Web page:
The Fed has a 'Goldilocks' scenario in mind that will be tough to achieve

The Fed has a 'Goldilocks' scenario in mind that will be tough to achieve
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The Federal Reserve raised rates again this week, taking the policy rate above 2 percent for the first time in a decade. The Fed seems to be on what amounts to autopilot, taking its policy from the super-easy post-financial crisis stance to one that is more normal.

Fed officials peg that "normal," or “neutral,” rate — the interest rate that neither stokes nor dampens economic growth —  at 3 percent, so the Fed probably has at least two or three more hikes to go to achieve that goal.

On its “gradual” track, which has translated into roughly once-a-quarter rate increases over the past two years, the Federal Reserve will get to neutral sometime around the middle of 2019.

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The policy rate projections of Fed officials, referred to by financial market participants as “dot” projections because of the way that the Fed reports them, are consistent with getting to neutral sometime in 2019.

Some reports suggest that the Fed is stating that it is already no longer accommodative, based on the fact that the Fed removed a sentence from its post-meeting statement that had stated that “monetary policy remains accommodative.”

But at his press conference, Fed Chairman Jay Powell noted that the dot projections clearly showed that every participant in the meeting pegged the neutral rate setting to be noticeably higher than the current policy setting.

Powell suggested that it was better for the Fed to remove the language, which he said had outlived its usefulness, now, when policy is obviously still accommodative, than to wait until the Fed was approaching neutral, at which point deleting the language would have sparked rampant speculation regarding the future path of rates.

In any case, once we do arrive at a normal, or neutral, policy setting, the Fed’s job is going to get more difficult. In the past, rate cycles typically include a swing from easy policy when the economy is weak to a restrictive stance once the economy gets strong.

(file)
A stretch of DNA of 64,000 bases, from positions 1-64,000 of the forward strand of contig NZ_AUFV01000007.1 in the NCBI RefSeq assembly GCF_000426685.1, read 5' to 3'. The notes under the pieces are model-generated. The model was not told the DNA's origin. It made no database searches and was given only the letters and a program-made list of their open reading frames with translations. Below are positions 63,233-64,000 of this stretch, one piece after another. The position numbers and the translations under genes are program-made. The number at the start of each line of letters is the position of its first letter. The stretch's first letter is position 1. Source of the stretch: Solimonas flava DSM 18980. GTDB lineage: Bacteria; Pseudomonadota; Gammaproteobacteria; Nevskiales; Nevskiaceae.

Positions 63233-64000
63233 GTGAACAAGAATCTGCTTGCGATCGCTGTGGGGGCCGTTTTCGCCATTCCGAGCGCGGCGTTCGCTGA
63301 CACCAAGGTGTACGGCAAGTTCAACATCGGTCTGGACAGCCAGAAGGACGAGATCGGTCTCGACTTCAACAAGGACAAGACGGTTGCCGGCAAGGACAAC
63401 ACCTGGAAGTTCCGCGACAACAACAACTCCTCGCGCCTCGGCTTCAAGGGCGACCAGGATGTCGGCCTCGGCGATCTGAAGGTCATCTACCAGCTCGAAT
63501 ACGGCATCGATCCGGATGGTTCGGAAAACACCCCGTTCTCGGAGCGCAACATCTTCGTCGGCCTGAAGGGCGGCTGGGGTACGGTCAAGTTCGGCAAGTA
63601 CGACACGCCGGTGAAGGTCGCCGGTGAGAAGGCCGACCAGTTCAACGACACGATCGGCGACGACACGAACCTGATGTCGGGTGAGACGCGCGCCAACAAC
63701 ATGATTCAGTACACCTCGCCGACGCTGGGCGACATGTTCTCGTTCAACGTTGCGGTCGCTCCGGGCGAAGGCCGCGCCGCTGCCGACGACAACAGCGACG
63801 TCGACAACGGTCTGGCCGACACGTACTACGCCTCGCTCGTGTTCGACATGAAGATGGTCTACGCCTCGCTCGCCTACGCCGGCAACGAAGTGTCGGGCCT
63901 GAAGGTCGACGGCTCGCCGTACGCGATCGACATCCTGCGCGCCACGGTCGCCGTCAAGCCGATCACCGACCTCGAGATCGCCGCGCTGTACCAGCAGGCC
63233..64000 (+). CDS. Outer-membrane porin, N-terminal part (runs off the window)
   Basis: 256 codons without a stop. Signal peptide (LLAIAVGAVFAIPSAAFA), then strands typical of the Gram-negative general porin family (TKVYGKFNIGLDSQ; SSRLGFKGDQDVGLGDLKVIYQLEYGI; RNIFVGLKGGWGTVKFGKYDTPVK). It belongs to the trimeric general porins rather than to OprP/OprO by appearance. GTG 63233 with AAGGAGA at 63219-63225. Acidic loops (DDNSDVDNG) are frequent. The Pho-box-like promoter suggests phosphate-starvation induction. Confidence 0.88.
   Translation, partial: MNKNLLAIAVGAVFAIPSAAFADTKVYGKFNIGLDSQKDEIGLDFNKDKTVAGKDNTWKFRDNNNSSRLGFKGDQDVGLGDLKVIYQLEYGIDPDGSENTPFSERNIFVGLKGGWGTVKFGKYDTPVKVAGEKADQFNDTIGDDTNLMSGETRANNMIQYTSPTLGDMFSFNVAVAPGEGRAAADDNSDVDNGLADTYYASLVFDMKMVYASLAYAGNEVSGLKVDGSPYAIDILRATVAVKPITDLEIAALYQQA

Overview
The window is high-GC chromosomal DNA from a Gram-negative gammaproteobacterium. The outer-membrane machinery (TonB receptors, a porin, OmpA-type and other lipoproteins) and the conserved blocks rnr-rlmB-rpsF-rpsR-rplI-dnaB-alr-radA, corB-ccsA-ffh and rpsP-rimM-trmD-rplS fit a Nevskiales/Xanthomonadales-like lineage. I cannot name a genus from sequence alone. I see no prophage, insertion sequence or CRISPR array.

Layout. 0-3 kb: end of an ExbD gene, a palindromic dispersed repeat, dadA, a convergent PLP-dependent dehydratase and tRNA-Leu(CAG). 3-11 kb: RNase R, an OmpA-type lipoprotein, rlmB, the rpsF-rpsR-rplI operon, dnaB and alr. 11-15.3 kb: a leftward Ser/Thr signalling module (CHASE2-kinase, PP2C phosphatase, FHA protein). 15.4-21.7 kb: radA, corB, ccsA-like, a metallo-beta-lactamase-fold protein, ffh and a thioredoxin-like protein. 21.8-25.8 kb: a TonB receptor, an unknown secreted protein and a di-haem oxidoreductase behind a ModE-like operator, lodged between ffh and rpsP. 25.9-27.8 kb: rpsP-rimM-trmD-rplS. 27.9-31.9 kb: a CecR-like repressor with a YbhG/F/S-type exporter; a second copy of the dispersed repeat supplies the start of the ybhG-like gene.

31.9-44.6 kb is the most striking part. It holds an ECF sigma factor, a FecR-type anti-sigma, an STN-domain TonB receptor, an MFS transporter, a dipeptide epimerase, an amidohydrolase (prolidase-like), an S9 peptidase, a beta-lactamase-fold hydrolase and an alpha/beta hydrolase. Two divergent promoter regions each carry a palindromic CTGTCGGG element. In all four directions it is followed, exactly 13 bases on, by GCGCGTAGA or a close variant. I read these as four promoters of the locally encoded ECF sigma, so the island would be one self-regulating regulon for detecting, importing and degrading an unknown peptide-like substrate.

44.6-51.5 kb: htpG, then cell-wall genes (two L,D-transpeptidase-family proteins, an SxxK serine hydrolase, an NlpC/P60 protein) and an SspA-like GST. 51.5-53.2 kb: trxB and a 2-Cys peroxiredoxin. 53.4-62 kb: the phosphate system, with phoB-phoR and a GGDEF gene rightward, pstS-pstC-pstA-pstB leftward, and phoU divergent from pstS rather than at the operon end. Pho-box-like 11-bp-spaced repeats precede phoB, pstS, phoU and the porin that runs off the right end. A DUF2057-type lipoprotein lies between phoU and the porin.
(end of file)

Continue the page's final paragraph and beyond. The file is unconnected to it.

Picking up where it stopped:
The current economic landscape is unambiguously robust, as real economic growth is running more than a full percentage point above the Fed’s assessment of the long-run sustainable pace, and the unemployment rate is near its lowest level since the late 1960s.

Historical experience suggests that the Fed will need to keep raising rates until the economy slows by enough to relieve pressures that almost always develop as the economy overheats.

With the unemployment rate already running close to a full percentage point lower than the Fed’s own assessment of the long-run normal level and monetary policy likely to remain stimulative for at least the better part of a year, it seems more likely than usual that the Fed will ultimately have to push interest rates to a level that will slow the economy significantly to tamp down overheated labor and product markets.

The Fed’s own policy projections offer a very benign scenario. The median projection for the level of policy rates in 2020 and 2021 are only marginally above Fed officials’ estimates of the longer-run neutral rate.

This slightly restrictive policy is expected by policymakers to bring economic growth down to the longer-run sustainable pace, keep the inflation rate steady at 2 percent and push the unemployment rate up in 2021 back toward a more sustainable level.

This "Goldilocks" scenario would be an awfully favorable “ending” to the rate cycle, the mythical “soft landing” that the Fed has rarely been able to achieve. More often than not, once the economy generates the type of momentum that it currently enjoys, it takes a firmer hand from the Fed to take away the proverbial punch bowl.

Thus, the Fed’s official projections represent a best-case scenario that in my view should be viewed as hopeful but not necessarily realistic.

Stephen Stanley is the chief economist for Amherst Pierpont. He is a regular guest on Bloomberg Television, CNBC and is a frequent source for economic articles in the Wall Street Journal.